Burden of waiting for surveillance CT colonography in patients with screen-detected 6–9 mm polyps

European Radiology, Apr 2016

Charlotte J. Tutein Nolthenius, Thierry N. Boellaard, Margriet C. de Haan, C. Yung Nio, Maarten G. J. Thomeer, Shandra Bipat, Alexander D. Montauban van Swijndregt, Marie-Louise Essink-Bot, Ernst J. Kuipers, Evelien Dekker, et al.

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Burden of waiting for surveillance CT colonography in patients with screen-detected 6–9 mm polyps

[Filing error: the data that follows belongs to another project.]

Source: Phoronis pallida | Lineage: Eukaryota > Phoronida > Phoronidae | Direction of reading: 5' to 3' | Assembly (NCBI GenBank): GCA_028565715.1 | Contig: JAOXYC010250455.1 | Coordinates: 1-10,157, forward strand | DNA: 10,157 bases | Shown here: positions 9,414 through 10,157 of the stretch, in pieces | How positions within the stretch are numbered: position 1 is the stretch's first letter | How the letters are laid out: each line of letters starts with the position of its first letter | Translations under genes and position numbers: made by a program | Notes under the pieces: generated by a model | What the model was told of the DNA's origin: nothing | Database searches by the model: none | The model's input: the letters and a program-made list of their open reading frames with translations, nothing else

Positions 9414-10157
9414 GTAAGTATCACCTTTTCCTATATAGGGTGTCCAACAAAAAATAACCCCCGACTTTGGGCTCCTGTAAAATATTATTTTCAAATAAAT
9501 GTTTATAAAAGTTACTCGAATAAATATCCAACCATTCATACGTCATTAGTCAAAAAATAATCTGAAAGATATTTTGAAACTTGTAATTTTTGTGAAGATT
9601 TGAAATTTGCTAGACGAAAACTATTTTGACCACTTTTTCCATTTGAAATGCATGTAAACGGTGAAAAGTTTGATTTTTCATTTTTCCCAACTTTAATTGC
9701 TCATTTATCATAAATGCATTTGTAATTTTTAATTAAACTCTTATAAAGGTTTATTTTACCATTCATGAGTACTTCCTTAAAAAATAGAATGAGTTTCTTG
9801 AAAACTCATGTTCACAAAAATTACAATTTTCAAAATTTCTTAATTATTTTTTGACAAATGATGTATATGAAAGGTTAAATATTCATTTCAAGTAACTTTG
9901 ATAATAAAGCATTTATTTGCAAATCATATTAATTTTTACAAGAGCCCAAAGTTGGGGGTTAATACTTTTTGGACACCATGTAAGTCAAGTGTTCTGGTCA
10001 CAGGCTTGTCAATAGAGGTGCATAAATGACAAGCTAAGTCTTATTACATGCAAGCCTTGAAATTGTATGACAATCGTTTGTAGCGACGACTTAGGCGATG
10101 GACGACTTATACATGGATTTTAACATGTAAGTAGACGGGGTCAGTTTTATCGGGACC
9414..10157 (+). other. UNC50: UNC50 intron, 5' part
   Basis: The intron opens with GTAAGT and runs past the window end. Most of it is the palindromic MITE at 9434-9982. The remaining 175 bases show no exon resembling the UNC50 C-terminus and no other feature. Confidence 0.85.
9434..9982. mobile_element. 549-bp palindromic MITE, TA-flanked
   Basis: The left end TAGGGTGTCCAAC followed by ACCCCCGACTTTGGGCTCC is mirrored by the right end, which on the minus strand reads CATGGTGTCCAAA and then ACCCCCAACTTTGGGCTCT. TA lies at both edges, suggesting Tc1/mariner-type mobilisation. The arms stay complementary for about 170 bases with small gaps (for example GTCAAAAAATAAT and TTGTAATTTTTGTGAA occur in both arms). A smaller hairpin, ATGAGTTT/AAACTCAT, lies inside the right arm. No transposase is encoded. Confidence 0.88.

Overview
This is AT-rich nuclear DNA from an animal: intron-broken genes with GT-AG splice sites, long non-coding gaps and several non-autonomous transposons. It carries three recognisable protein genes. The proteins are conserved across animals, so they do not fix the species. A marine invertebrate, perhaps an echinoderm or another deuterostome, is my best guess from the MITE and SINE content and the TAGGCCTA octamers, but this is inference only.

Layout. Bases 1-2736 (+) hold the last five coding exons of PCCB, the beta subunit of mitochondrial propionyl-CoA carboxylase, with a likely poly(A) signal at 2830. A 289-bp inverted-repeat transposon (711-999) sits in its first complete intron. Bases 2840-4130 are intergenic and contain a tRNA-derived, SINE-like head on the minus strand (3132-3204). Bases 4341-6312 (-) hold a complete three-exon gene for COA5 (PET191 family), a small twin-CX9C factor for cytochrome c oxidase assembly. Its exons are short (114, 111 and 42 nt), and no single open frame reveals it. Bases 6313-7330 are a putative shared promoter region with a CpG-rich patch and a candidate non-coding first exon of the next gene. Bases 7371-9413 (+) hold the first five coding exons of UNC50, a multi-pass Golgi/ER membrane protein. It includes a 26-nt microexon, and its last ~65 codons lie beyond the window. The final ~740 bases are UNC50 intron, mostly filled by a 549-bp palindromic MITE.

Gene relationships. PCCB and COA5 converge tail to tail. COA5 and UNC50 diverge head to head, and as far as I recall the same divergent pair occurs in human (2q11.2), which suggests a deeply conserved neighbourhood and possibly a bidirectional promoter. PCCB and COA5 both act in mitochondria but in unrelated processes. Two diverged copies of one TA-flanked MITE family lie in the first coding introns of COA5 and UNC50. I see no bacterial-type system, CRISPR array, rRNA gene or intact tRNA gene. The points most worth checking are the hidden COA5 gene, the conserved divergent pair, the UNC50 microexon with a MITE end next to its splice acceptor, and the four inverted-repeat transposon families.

Eur Radiol Burden of waiting for surveillance CT colonography in patients with screen-detected 6-9 mm polyps Charlotte J. Tutein Nolthenius 0 1 2 3 4 5 6 Thierry N. Boellaard 0 1 2 3 4 5 6 Margriet C. de Haan 0 1 2 3 4 5 6 C. Yung Nio 0 1 2 3 4 5 6 Maarten G. J. Thomeer 0 1 2 3 4 5 6 Shandra Bipat 0 1 2 3 4 5 6 Alexander D. Montauban van Swijndregt 0 1 2 3 4 5 6 Marie-Louise Essink-Bot 0 1 2 3 4 5 6 Ernst J. Kuipers 0 1 2 3 4 5 6 Evelien Dekker 0 1 2 3 4 5 6 Jaap Stoker 0 1 2 3 4 5 6 0 Department of Radiology, Meander Medical Center , Amersfoort , The Netherlands 1 Department of Radiology, Onze Lieve Vrouwe Gasthuis , Amsterdam , The Netherlands 2 Charlotte J. Tutein Nolthenius 3 Internal medicine, Erasmus University Medical Center , Rotterdam , The Netherlands 4 Gastroenterology and Hepatology, Erasmus University Medical Center , Rotterdam , The Netherlands 5 Gastroenterology and Hepatology, Academic Medical Center, University of Amsterdam , PO Box 22700, 1100 DE Amsterdam , The Netherlands 6 Department of Radiology, Erasmus University Medical Center , Rotterdam , The Netherlands Purpose We assessed the burden of waiting for surveillance CT colonography (CTC) performed in patients having 6-9 mm colorectal polyps on primary screening CTC. Additionally, we compared the burden of primary and surveillance CTC. Materials and methods In an invitational population-based CTC screening trial, 101 persons were diagnosed with <3 polyps 6-9 mm, for which surveillance CTC after 3 years was advised. Validated questionnaires regarding expected and perceived burden (5-point Likert scales) were completed before and after index and surveillance CTC, also including items on burden of waiting for surveillance CTC. McNemar's test was used for comparison after dichotomization. Results Seventy-eight (77 %) of 101 invitees underwent surveillance CTC, of which 66 (85 %) completed the expected and 62 (79 %) the perceived burden questionnaire. The majority of participants (73 %) reported the experience of waiting for surveillance CTC as 'never' or 'only sometimes' burdensome. There was almost no difference in expected and perceived burden between surveillance and index CTC. Waiting for the results after the procedure was significantly more burdensome for surveillance CTC than for index CTC (23 vs. 8 %; p = 0.012). Conclusion Waiting for surveillance CTC after primary CTC screening caused little or no burden for surveillance participants. In general, the burden of surveillance and index CTC were comparable. Key points Waiting for surveillance CTC within a CRC screening caused little burden The vast majority never or only sometimes thought about their polyp(s) In general, the burden of index and surveillance CTC were comparable Awaiting results was more burdensome for surveillance than for index CTC Colonography; computed tomographic/methods; Mass screening/methods; Colorectal neoplasms/diagnosis; Anxiety/epidemiology; Pain measurement - Debate remains regarding the management of individuals with 6–9 mm polyps at screening, and an option is surveillance CT colonography, because of the low malignancy risk and slow growing rate of these polyps [1–4]. Successful surveillance with CT colonography is amongst other factors dependent on patients’ adherence, which is likely related to previous experiences with CT colonography and expectations toward the surveillance examination. Furthermore, screening for colorectal cancer (CRC) may cause relevant side effects, such as discomfort, anxiety, and distress. In particular, waiting for a follow-up examination with the idea of having a lesion that may progress to cancer, and waiting for the results of the surveillance examination may cause considerable negative psychological consequences. The consequences of awaiting surveillance CT colonography are currently unknown and have to be weighed against CT colonography benefits [5]. Further, one can speculate about potential differences in experience between first and second CT colonography, as patients should know better what to expect the second time. In this prospective study, we evaluated the burden of waiting 3 years for the procedure and the results of a surveillance CT colonography in patients having one or two small (6–9 mm) polyps on primary screening CT colonography. We also assessed the burden, pain, and embarrassment of surveillance CT colonography in comparison to index CT colonography in our previously performed, randomized, population-based screening trial [6]. Materials and methods Study design and participants We enrolled asymptomatic 50–75 year adults with no prior or family history of CRC or adenomatous polyps, who underwent CT colonography in the context of an invitational populationbased screening program (COCOS trial) [7, 8]. Eligible patients had one or two 6–9 mm polyps that were prospectively identified on screening CT colonography, and were advised to undergo surveillance CT colonography after 3 years. At that time, management after surveillance CT colonography was not clear. Ethics approval from the Dutch Health Council (2009/ 03WBO, The Hague, the Netherlands) was obtained for the COCOS trial, in which the surveillance CT colonography was included. Patients had already given their written informed consent to be contacted for follow-up studies and consented to this study. Invitations for surveillance CT colonography were sent by mail and patients were asked to contact one of the researchers by phone. In the case of no response, a reminder letter was sent after 4 weeks and if no response to the reminder letter was received, the person was contacted by phone once after another 4 weeks. Patients who underwent a CT colonography or colonoscopy in the time between the index CT colonography and the advised surveillance CT colonography were excluded. Study information was sent to all included patients willing to participate. Non-participation reasons were summarized [9]. CT colonography preparation, colonic distention, and scan protocol were identical to the index CT colonography examination (see for detailed description Appendix I). Briefly, patients underwent a non-cathartic preparation the day before the examination and 1.5 hours prior to the examination (total of 3x50 mL of iodinated contrast agent; Telebrix Gastro, Guerbet, Aulnaysous-Bois, France) in combination with a low-fibre diet for 1 day [10, 11]. Before colonic insufflation, 20 mg intravenous hyoscine butylbromide (Buscopan; BoehringerIngelheim, Ingelheim, Germany) was administered, after which colonic distention was achieved with automated pressurecontrolled carbon dioxide insufflation (PROTOCO2L, Bracco, EZEM, Lake Success, NY, USA) through a thin, flexible rectal tube. When distension was considered sufficient via the scout image, a breath-hold supine and prone CT was performed using a 64 multi-detector-row CT scanner (Brilliance, Philips Healthcare, Best, the Netherlands; SOMATOM Sensation, Siemens Medical Solutions, Erlangen, Germany). Patients received no sedation or analgesics. Expert readers evaluated all CT colonographies within 2 weeks after the procedure. Patients were informed by phone about the results within 2 weeks after the surveillance CT colonography. Colonoscopy was done if a lesion ≥6 mm was reported. The expected burden questionnaire (EBQ) and perceived burden questionnaire (PBQ) were identical to those used in index CT colonography and are based on previous Dutch faecal occult blood test (FOBT) screening pilots, and on studies investigating the acceptance of CT colonography and patient perception of diagnostic tests for faecal incontinence [12–15]. For all included EBQs and PBQs we retrieved the corresponding EBQs and PBQs of index CT colonography, and the questions for index and surveillance CT colonography were compared. Expected burden questionnaire (EBQ) A pre-procedural questionnaire was sent to the participants to assess the expectations towards the CT colonography within 4 weeks before the procedure. They were asked to complete the questionnaire prior to the screening procedure and to return it by mail in a prepaid envelope (which was identical for index CT colonography). The EBQ contained items regarding expected embarrassment, pain, and burden of the bowel preparation and the examination itself. All but two items were scored on 5-point Likert scales (1 = not at all; 2 = slightly; 3 = some; 4 = rather; 5 = extremely) [16]. Two items regarding thoughts in the past 3 years were scored on 4-point Likert scales (1 = never; 2 = sometimes; 3 = regularly; 4 = often). Expected burden questionnaires completed after surveillance CT colonography were excluded from analysis. Perceived burden questionnaire (PBQ) The perceived burden, pain, and embarrassment of CT colonography and different procedural aspects were assessed using a post-procedural questionnaire, sent by mail after the participants had been informed about the CT colonography result. The PBQ contained items regarding the perceived embarrassment, pain, and burden of the bowel preparation, the examination itself, and the overall burden of the CT colonography examination (same 5-point Likert scale as pre-procedural [16]). We also collected information on the willingness to return for future screening rounds. PBQs that were completed after 12 weeks from the surveillance CT colonography were excluded from analysis, as we considered this time interval too long for an accurate representation of the perceived burden (for index CT colonography, this was 6 weeks) Surveillance-specific questions In addition to the EBQ for the index CT colonography, items regarding the burden and fear of waiting for (the results of) surveillance CT colonography were included. All but two items were scored on 5-point Likert scales. Two items regarding thoughts in the past 3 years were scored on 4-point Likert scales (1 = never; 2 = sometimes; 3 = regularly; 4 = often). The PBQ included additional items on the most burdensome aspect of the surveillance CT colonography (waiting for surveillance CT colonography, preparation, examination, abdominal symptoms afterward, or waiting for the results) and of the entire CT colonography screening procedure ((results of) index or surveillance CT colonography). Impact of event scale (IES) The level of colorectal cancer (CRC)-specific distress was assessed using the Impact of Event Scale (IES) sent together with the EBQ (IES-I) and PBQ (IES-II) [17–19]. The 15 IES items were tailored to the specific Bevent^: Ba diagnosis of colorectal cancer^. All items were scored on 4-point Likert scales measuring whether this was present (0 = not at all; 1 = rarely; 3 = sometimes; 5 = often) during the past 7 days. The summary score of the total scale could range from 0 to 75, with a higher score indicating more cancer-specific distress (0–8: no meaningful impact; 9–25: impact event; 26–43 powerful impact event; 44–75 severe impact event). The IES was found to be sufficiently reliable (Cronbach α for IES-I and IES-II was 0.87 and 0.89, respectively) to allow these analyses to be performed. Demographics and items specific for surveillance CT colonography were described. Corresponding questions on EBQs and PBQs were compared between index and surveillance CT colonography, and only paired data were used. Answers to questions with 4-point and 5-point ordinal scales were first dichotomized (totally agree/agree versus disagree/ totally disagree and not at all/slightly versus some/rather/extremely) and differences were assessed using the McNemar test for paired proportions. One question regarding expectations towards surveillance CT colonography required a different dichotomization because of different response categories (better/ slightly better/as expected versus slightly worse/worse than expected). We used Mann-Whitney U tests to test the significance of differences in the mean IES scores by sex and surveillance CT colonography results. To test for differences in IES over time, paired Wilcoxon signed-rank tests were conducted. A pvalue of <0.05 was considered significant. To determine the clinical relevance of the significant difference between means, we used the minimal important difference (MID), which is defined as half of a standard deviation. SPSS V.20.0 for Windows (SPSS, Chicago, Ill) was used to perform all statistical tests. Response and respondent characteristics Between July 2012 and May 2014, 101 patients were invited to undergo surveillance CT colonography (Fig. 1). Twentythree (23 %) of the 101 invitees were excluded for surveillance CT colonography (four passed away; ten underwent a colonoscopy examination prior to the invitation of the surveillance CT colonography, of which five were at the patient’s own request (Appendix II); nine did not wish to participate, the most common reason mentioned was other health problems). Seventy-eight patients (77 %) underwent a surveillance CT colonography (median age 63.5 IQR [60.0–72.0]; 53 % male) at a mean surveillance interval of 3.3 years (SD 0.3; range 3.0–4.6 years) (Table 1). The EBQ was completed in time by 66 (85 %) surveillance participants, the IES-I in 65 (83 %) participants. The PBQ and IES-II were returned within 12 weeks of surveillance CT colonography by 62 patients (79 %). Sixty-four EBQs and 48 PBQs of index and surveillance CT colonography were available for a head-to-head comparison. Fig. 1 Overview of response to the expected and perceived burden questionnaire (EBQ and PBQ) including Impact of Event Scale (IES) among 101 surveillance CT colonography participants. aFour passed away, ten underwent a colonoscopy prior to invitation for surveillance CT colonography, and nine did not wish to participate for various reasons. bCompleted the EBQ & IES-I and PBQ & IES-II in time (prior to the surveillance CT colonography and within 12 weeks of surveillance CT colonography, respectively) Waiting for the surveillance CT colonography The vast majority of the respondents never or only sometimes thought about the colonic polyp(s) (89 %; 57/64) or the recommended surveillance CT colonography (84 %; 54/64) (Fig. 2). Thoughts about the presence of the colonic polyp(s) or the waiting for surveillance CT colonography were for the majority of participants not at all or only slightly burdensome (75 %; 47/ 63 and 73 %; 46/63, respectively). Waiting for surveillance CT colonography did not result in anxiety or slight anxiety in 86 % (54/63). The vast majority expected the waiting for the results to be not at all or only slightly burdensome (70 %; 45/64) or expected to be not at all or only slightly anxious (72 %; 46/64) while waiting for the results of surveillance CT colonography. Expected burden for surveillance CT colonography was rated similarly as for index CT colonography, with the exception that the bowel preparation was expected to be not or only slightly embarrassing by a larger proportion of participants for surveillance CT than for index CT (87 %; 55/63 versus 71 %; 45/63, respectively; p = 0.031) (Fig. 3). The proportion of participants who thought that the evaluation of extracolonic structures on CT colonography was advantageous was larger in surveillance than in index CT colonography (98 %; 63/64 versus 89 %; 57/64; p = 0.031) (Appendix III). Items on perceived burden of bowel preparation, CT colonography examination, abdominal complaints in the weeks of the examination, and the entire screening procedure were Baseline characteristics of CT colonography surveillance Participants in surveillance CT colonography (n = 78) a At time of index CT colonography b As not all respondents completed the questions on their marital status, education, and prior endoscopy experience, the percentages mentioned for these items are not based on the total number of respondents, but on the total number of participants who answered those questions c Socioeconomic status was categorised as very low, low, medium, high, and very high (1–5) Fig. 2 Thoughts on colonic polyps and experienced burden in the period between the index and surveillance CT colonography (the past 3 years). Anxiety and expected burden while waiting for (the results of) surveillance CT colonography rated comparably for index CT colonography, with the CT colonography examination itself cited as the most burdensome part and insufflation of CO2 as the most burdensome/painful part of the CT examination (Appendix IV). Two items differed: waiting for the results was considered some, rather, or extremely burdensome by 23 % (11/47) in surveillance CT colonography versus 6 % (3/47) of participants in index CT colonography (p = 0.021) (Fig. 4). The surveillance CT colonography was experienced as expected by 31 % (15/48) and worse than expected by 6 (3/48), versus 15 % (7/48) and 23 % (11/48), respectively, in index CT colonography (p = 0.011). Evaluation of entire screening procedure The most burdensome part of the surveillance CT colonography procedure was considered to be the CT examination itself (33 %; 16/48) followed by bowel complaints (25 %; 12/48) and waiting for the results (25 %; 12/48). For index CT colonography, the bowel preparation was indicated as the most burdensome part (35 %; 17/48), followed by the examination itself (29 %; 14/48) and the bowel complaints (25 %; 12/48). Waiting 3 years for surveillance CT colonography was indicated as the most burdensome part by only 8 % (4/48) of invitees. There was no significant difference between surveillance and index CT colonography for the proportion of participants who would recommend CT colonography in screening (96 %; 46/48 versus 98 %; 47/48; p = 1.000) and who would participate in future screening rounds (98 %; 46/47 versus 94 %; 44/47; p = 0.625). Fifty-five paired IES scores were available for analysis. The total IES scores were significantly higher for women than for men prior to and after surveillance CT colonography (9.4 (SD 9.8) and 3.6 (SD 5.3); p = 0.006 and 11.9 (SD 11.9) and 4.3 (SD 4.7); p = 0.012, respectively) (Fig. 5a). Differences were larger than the MID and therefore considered to be clinically relevant. The total IES score of the group of patients with a positive CT colonography result significantly increased over time (from 5.2 SD (6.6) to 8.2 (SD 10.1); p = 0.006) (Fig. 5b). The difference was smaller than the MID and therefore not considered to be clinically relevant. This study demonstrated that the knowledge of having a 6– 9 mm colonic polyp, and subsequently, being under surveillance caused little or no burden. It furthermore showed that Fig. 3 Reluctance to undergo index (screening) CT colonography and surveillance CT colonography, and expected embarrassment, pain, and burden of bowel preparation and CT colonography of both examinations. P values of McNemar’s test after dichotomization are presented on top of the bars waiting for surveillance CT colonography in screening for CRC caused little to no anxiety or burden in the vast majority of participants. In general, expectations towards and perceived burden of surveillance CT colonography were similar to index CT colonography 3 years before. Having to wait for the CT colonography results after the surveillance CT colonography Fig. 4 Perceived burden of the entire CT colonography examination, waiting for the CT colonography results and entire screening procedure with surveillance CT colonography, in comparison to index CT colonography. P-values of McNemar’s test after dichotomization are presented on top of the bars was the only factor considered significantly more burdensome than for index CT colonography (23 versus 8 %). Surveillance CT colonography turned out to be worse than expected compared to index CT colonography far less often, in 6 versus 23 % of patients, respectively. Surveillance for CRC with CT colonography appeared to have no major impact on most patients; however, women did experience significantly more distress than men. The large majority of participants would recommend participating in CT colonography for CRC screening (96 %) and would participate again in the future (98 %). To the best of our knowledge, our study is the first to evaluate the burden of waiting for surveillance CT colonography in patients with one or two 6–9 mm polyps detected at primary screening CT colonography. Our study design with identical questionnaires made a head-to-head comparison between expected and perceived burden of index and surveillance CT colonography possible. Both questionnaires had been validated in previous CRC screening pilots. Patients did not seem to worry too much about the possible presence of colonic polyp(s), or did not find the knowledge of having this/these polyp(s) burdensome, which also can be concluded from the small fraction of patients (8 %) who considered waiting for surveillance CT colonography the most burdensome aspect of the entire screening procedure. One must realize that our study population does not represent a random selected group of persons. Individuals chose to participate in the initial CRC screening trial and, in exchange for being informed about their health, accepted certain consequences—for example, (the burden of) surveillance CT colonography. In addition, ten excluded patients underwent a preliminary colonoscopy, of which five were at their own request. In these patients, it seems likely that anxiety or worry was a barrier for waiting 3 years for surveillance CT colonography and that they were probably more prone to psychological stress. In addition to the selection bias described noted above, a number of other potential limitations should be acknowledged. The surveillance population originated from a primary screening trial (COCOS trial), which was powered for comparing the participation rate and yield of CT colonography versus colonoscopy screening and not for evaluating burden in surveillance CT colonography, therefore leading to a relatively small surveillance population [10]. In addition, we only used paired data for solid comparison analyses, resulting in the exclusion of more questionnaires. Because of those limited number of patients, we chose a relatively wide interval (12 weeks) in which the PBQ could be returned, to retain as many questionnaires for analyses as possible. This possibly could have affected patients’ evaluations. An assessment of PBQ and cancer-specific distress (IES) before receiving the results of surveillance CT colonography might have showed higher burden scores and/or distress, as waiting for the results was reported as burdensome in 25 %. Also, an extra assessment later in time (after the results of the colonoscopy) could have provided us with information about the duration of Fig. 5 CRC-specific distress score (Impact of Event Scale [IES] total) over time. a Total IES scores for the total group, separated by gender. Total IES scores in women were significantly higher than for men prior to and after surveillance CT colonography (p = 0.006 and p = 0.012, respectively). b Total IES scores for the total group, separated by result of the surveillance CT colonography. Total IES score of the group with a positive CT colonography result increased (p = 0.006). Total IES scores of the group with a negative result decreased (p = 0.655) higher distress experienced by certain patients [20]. Because of the associated questions (e.g. three questions on bowel preparation, for pain, burden, and embarrassment), there is a chance of eventually finding a significant difference on one question/outcome, as was probably the case with the expected embarrassment about bowel preparation given the comparable expectations on all other items. Waiting for the results of a (screening) study is burdensome [5]. The significantly higher proportion of patients that consider waiting for the results of surveillance CT colonography to be somewhat, rather, or extremely burdensome in comparison to index CT colonography (23 versus 8 %) is most likely related to the knowledge of having a colonic polyp that may have grown. However, the waiting time for the results of the surveillance CT colonography in our study was unusually long (2 weeks), as the CT was evaluated by multiple observers within the framework of a different study. In daily practice, the wait will be shorter and this might decrease the burden. At colonoscopy, patients are directly informed about the results, which is very much appreciated by patients [6]. The significantly larger proportion of patients reporting surveillance CT colonography to be better than or as expected compared to index CT colonography (94 versus 77 %) was in accordance with our hypothesis that patients previously had underestimated certain elements of index CT colonography [6]. As the study information and guidance during the CT colonography was identical to index CT colonography, the more realistic expectations are most likely due to previous experience with CT colonography. This was, however, not accompanied by a higher expected or lower perceived burden in surveillance CT colonography. The CT colonography examination itself was identified as the most burdensome part of the entire screening procedure when participants were forced to choose one aspect alone, and in line with previous studies, the colonic insufflation with CO2 was considered the most burdensome and painful part of CT colonography [6, 21]. Although analgesia has shown to reduce total procedural pain and burden in CT colonography [22], this use of it remains a matter of practical hurdles, side effects, and costs. The Impact of Event Scale (IES) has been used in the psycho-oncology literature as a measure of cancer-related anxiety, amongst other types in screening populations [5, 23, 24]. Although we noticed a significant increase in the total IES score in patients with a positive result, we did not notice any clinically relevant changes in cancer-specific distress, which was in accordance with other screening studies [5, 23]. The higher distress scores in women than in men were also reported in other studies [5, 25, 26]. This should be considered when supplying information and providing counselling for CRC screening. In conclusion, waiting for surveillance CT colonography caused little discomfort. In general, the expected and perceived burden of surveillance and index CT colonography were comparable. Since waiting for the results for surveillance CT colonography proved to be burdensome, minimizing the waiting time for the test result is recommended. It is also reassuring that after surveillance CT colonography, almost every patient would participate again in future screening rounds. Acknowledgments The scientific guarantor of this publication is J. Stoker, MD, PhD. This study was funded by the Dutch Cancer Society (KWF Kanker Bestrijding 2012–5698). Philips Healthcare (Best, the Netherlands) provided the CT colonography workstations. Neither were involved in designing or conducting this study, had access to the data, or were involved in data analysis or preparation of this manuscript. One author (J Stoker) of this manuscript declares relationships with the following companies: Robarts. One of the authors has significant statistical expertise. Institutional Review Board approval was obtained. Written informed consent was obtained from all subjects (patients) in this study. Some study subjects or cohorts have been previously reported in: de Wijkerslooth et al. Gut 2012 ‘Burden of colonoscopy compared to noncathartic CT-colonography in a colorectal cancer screening programme: randomised controlled trial. Methodology: prospective, cross sectional study, multicenter study. We thank research nurses Isha Verkaik and Laurens Groenendijk for their research support. Compliance with ethical standards All procedures performed in studies involving human participants were in accordance with the ethical standards of the institutional and/or national research committee and with the 1964 Helsinki declaration and its later amendments or comparable ethical standards. Appendix I Detailed description of CT colonography procedure A non-cathartic preparation consisting of two 50-mL doses of iodinated contrast agent (Telebrix Gastro, Guerbet, Aulnaysous-Bois, France) was given on the day before the examination, and another 50 mL was given 1.5 hours prior to the examination (total = 150 mL) in combination with a low-fibre diet for 1 day [8, 9]. All CT colonography examinations were performed by experienced radiologic technologists. Both supine- and prone-position CT images were obtained on two 64-slice CT-scanners (Brilliance, Philips Healthcare, Best, the Netherlands; SOMATOM Sensation, Siemens Medical Solutions, Erlangen, Germany) using a low-dose protocol; with collimation 64 × 0.625 mm, slice thickness 0.9 mm, reconstruction interval 0.7 mm, tube voltage 120 kV, and 25 reference mAs (for Brilliance) and collimation 128 × 0.6 mm, slice thickness 1.0 mm, reconstruction interval 0.7 mm, tube voltage 120 kV, and 16 ref mAs (for SOMATOM Sensation). Before colonic insufflation, 20 mg intravenous hyoscine butylbromide was administered (if contraindicated, 1 mg of glucagon hydrochloride was used intravenously). Distention of the colon was obtained via a thin, flexible rectal catheter using automatic insufflation of carbon dioxide (PROTOCO2L, Bracco, EZEM, Lake Success, NY, USA). All CT colonographies were evaluated within 2 weeks after the procedure by an experienced abdominal radiologist using primary 2D (window setting 1500, -250 HU) with 3D problem solving (Amsterdam: View Forum, Philips, Best, the Netherlands), and by t w o o f f o u r t r a i n e d t e c h n o l o g i s t s ( e x p e r i e n c e o f a l l four = approximately ±1200 CT colonographies), read using primary 2D and followed by 3D [5]. All readers finished with computeraided detection (CAD) evaluation. Patients were informed about the results within 2 weeks of the CT colonography. Colonoscopy was done if at least one of the observers reported a lesion ≥6 mm. Appendix II Reasons for early surveillance CT colonography or colonoscopy instead of the advised surveillance CT colonography at 3 years Table 2 Reasons for early surveillance CT colonography or colonoscopy instead of the advised surveillance CT colonography at 3 years Appendix III General statements on bowel cancer screening in index and surveillance CT colonography. P-values of McNemar’s test after dichotomization are presented on top of the bars Left bar: index CTC Right bar: surveillance CTC I have a larger Screening for Bowel cancer chance on bowel cancer is a serious bowel cancer is useful condition Fig. 6 General statements on bowel cancer screening in index and surveillance CT colonography. P-values of McNemar’s test after dichotomization are presented on top of the bars Evaluation There are more extracolonic disadvantages structures is than advantageous advantages Appendix IV Perceived burden of bowel preparation and different aspects of surveillance CT colonography in comparison to index CT colonography. P-values of McNemar’s test after dichotomization are presented on top of the bars Left bar: index CTC Right bar: surveillance CTC Bowel preparation, consequences of iodinated contrast medium Insufflation of CO2 Fig. 7 Perceived burden of bowel preparation and different aspects of surveillance CT colonography in comparison to index CT colonography. 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Charlotte J. Tutein Nolthenius, Thierry N. Boellaard, Margriet C. de Haan, C. Yung Nio, Maarten G. J. Thomeer, Shandra Bipat, Alexander D. Montauban van Swijndregt, Marie-Louise Essink-Bot, Ernst J. Kuipers, Evelien Dekker, Jaap Stoker. Burden of waiting for surveillance CT colonography in patients with screen-detected 6–9 mm polyps, European Radiology, 2016, 4000-4010, DOI: 10.1007/s00330-016-4251-4